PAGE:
Critics of Mental Health Disorder Manual Say Mental Illness Being Overdiagnosed

Critics of the soon-to-be-released updated manual used to identify mental illness, say it will expand the list of what constitutes mental illness and will lead to a needless increase in diagnoses, according to CNN.

A growing number of psychiatrists, psychologists and clinical social workers say depression and other normal responses to life events are too often labeled as mental illness, increasing the use of potentially dangerous medication, the article notes.

In late May, the American Psychiatric Association will publish the updated version of the Diagnostic and Statistical Manual of Mental Disorders, known as the DSM-5. A group called the International DSM-5 Response Committee plans to launch a campaign designed to block the publication’s release.

Dr. Allen Frances, who led the task force that produced the DSM-IV in 2000, and is now spearheading efforts against the DSM-5, said the new version would incorrectly label one in four people who have chronic pain and irritable bowel syndrome as instead having the DSM-5’s newly created “somatic symptom disorder.” This is diagnosed when a person has spent at least six months thinking of and being anxious about their medical illness.

Detractors of the manual say some of its recommendations lack scientifically conclusive field testing. They note the manual does not consider the prior effectiveness or ineffectiveness of anti-psychotic medications when considering a patient’s current diagnosis. They also criticize the manual’s combining people with a spectrum of depressions into one group.

The DSM-5 will combine problem drinking and alcoholism into a single condition known as “alcohol use disorder.” A recent study suggests these changes may not improve the diagnosis of alcoholism.

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    May 3, 2013 at 7:54 AM

    Part of the problem is that in order to get insurance to pay for treatment there must be a diagnosis. Many clinicians do not label their clients with a diagnosis if the client is self-pay.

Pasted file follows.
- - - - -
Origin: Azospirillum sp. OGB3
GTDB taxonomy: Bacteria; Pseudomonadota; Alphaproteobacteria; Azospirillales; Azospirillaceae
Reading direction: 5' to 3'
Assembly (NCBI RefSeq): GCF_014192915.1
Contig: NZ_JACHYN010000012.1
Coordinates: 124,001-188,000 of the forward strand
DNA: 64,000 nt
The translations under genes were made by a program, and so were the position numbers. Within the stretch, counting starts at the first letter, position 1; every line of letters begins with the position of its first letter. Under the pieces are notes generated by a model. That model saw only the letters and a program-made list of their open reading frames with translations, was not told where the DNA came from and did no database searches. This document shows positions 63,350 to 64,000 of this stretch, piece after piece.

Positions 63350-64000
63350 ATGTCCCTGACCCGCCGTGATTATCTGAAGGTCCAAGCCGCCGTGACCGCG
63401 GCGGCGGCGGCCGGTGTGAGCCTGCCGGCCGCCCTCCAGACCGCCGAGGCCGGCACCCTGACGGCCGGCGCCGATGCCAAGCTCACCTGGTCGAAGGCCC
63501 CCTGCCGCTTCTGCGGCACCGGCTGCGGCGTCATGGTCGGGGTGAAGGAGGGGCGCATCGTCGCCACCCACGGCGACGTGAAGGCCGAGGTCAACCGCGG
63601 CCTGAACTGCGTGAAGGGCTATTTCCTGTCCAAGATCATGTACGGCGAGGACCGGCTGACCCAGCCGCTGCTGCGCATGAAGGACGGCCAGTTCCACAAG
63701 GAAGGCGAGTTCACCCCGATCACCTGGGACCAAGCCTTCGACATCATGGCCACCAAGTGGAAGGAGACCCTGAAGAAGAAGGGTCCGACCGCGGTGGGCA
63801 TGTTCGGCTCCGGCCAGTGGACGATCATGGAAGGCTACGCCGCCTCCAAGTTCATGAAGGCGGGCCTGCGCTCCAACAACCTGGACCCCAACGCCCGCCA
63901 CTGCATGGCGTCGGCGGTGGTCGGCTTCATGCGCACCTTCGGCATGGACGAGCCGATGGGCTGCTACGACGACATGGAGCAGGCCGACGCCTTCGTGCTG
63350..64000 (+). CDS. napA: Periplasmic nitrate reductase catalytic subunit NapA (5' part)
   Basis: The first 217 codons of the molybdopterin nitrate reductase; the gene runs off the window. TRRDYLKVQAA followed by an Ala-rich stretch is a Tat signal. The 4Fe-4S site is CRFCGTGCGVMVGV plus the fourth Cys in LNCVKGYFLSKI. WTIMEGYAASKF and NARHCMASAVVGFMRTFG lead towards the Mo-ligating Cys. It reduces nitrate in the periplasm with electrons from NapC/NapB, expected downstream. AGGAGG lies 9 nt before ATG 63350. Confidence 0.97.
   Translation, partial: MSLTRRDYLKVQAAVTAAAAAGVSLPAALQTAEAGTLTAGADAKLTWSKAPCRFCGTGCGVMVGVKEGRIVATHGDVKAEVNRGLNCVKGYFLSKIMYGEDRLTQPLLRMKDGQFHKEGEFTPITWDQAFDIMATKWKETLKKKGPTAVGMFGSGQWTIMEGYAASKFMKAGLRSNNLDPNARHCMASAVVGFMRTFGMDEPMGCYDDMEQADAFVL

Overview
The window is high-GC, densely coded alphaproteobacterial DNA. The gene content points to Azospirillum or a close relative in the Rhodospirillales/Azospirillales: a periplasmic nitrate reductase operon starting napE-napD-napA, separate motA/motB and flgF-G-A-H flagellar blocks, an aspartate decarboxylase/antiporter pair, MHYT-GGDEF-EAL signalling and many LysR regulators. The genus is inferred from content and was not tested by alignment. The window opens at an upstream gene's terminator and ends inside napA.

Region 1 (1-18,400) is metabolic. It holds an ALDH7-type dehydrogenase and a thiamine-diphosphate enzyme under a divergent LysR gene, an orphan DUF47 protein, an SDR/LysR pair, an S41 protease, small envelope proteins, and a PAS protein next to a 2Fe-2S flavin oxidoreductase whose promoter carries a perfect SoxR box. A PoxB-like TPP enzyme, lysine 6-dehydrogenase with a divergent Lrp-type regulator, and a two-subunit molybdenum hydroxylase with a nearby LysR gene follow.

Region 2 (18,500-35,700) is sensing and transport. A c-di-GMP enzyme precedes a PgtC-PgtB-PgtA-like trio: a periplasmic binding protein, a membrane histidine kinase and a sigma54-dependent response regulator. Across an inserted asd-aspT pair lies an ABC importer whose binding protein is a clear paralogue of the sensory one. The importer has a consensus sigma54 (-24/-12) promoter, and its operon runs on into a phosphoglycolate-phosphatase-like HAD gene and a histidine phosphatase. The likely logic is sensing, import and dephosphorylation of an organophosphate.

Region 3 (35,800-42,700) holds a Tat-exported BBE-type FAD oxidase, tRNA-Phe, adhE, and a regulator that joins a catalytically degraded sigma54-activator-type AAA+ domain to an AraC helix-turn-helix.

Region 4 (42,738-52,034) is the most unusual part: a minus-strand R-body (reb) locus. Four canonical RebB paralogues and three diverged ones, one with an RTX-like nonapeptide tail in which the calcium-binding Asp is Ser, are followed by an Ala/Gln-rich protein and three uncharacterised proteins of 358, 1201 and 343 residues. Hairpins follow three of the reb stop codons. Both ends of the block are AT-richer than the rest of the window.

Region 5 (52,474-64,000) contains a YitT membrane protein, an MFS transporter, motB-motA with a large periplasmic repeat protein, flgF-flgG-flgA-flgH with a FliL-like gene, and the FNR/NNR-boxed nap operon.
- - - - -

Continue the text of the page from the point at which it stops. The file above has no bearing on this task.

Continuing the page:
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    March 25, 2013 at 12:48 PM

    This is about one thing $$$$$$. You can bet your you-know-what, for every new diagnosis, there will be a drug to treat it. I have worked in community mental health for years where I have watched the treatment focus go to Psychiatry and production line, medication mill therapy.

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    March 22, 2013 at 2:04 PM

    Mental Illness is not the only thing that psychiatry is over diagnosing. Seems like even the test that we use like the Millon MultiAxil Inventory and other test has shown to be a bit over pathologizing (which I think is virtually the same thing). I have a tendency not just to read the Test Manual which can do a bit more marketing and hid the scince. I also read Buro’s Mental Measurement Year book, there are reviews from researchers or review of the literature.

    Seems like our clinical judgement has a lot more limitations and tendancy for error than we are willing to admit.

    We seem to also do the same thing with psychotherapy. The patient comes in for a tune up and we want to do an overhaul. We seem to seek pathology a lot more than normal behavior. Is part of this Confirmational Biase we have to deal with as humans and clinicians.

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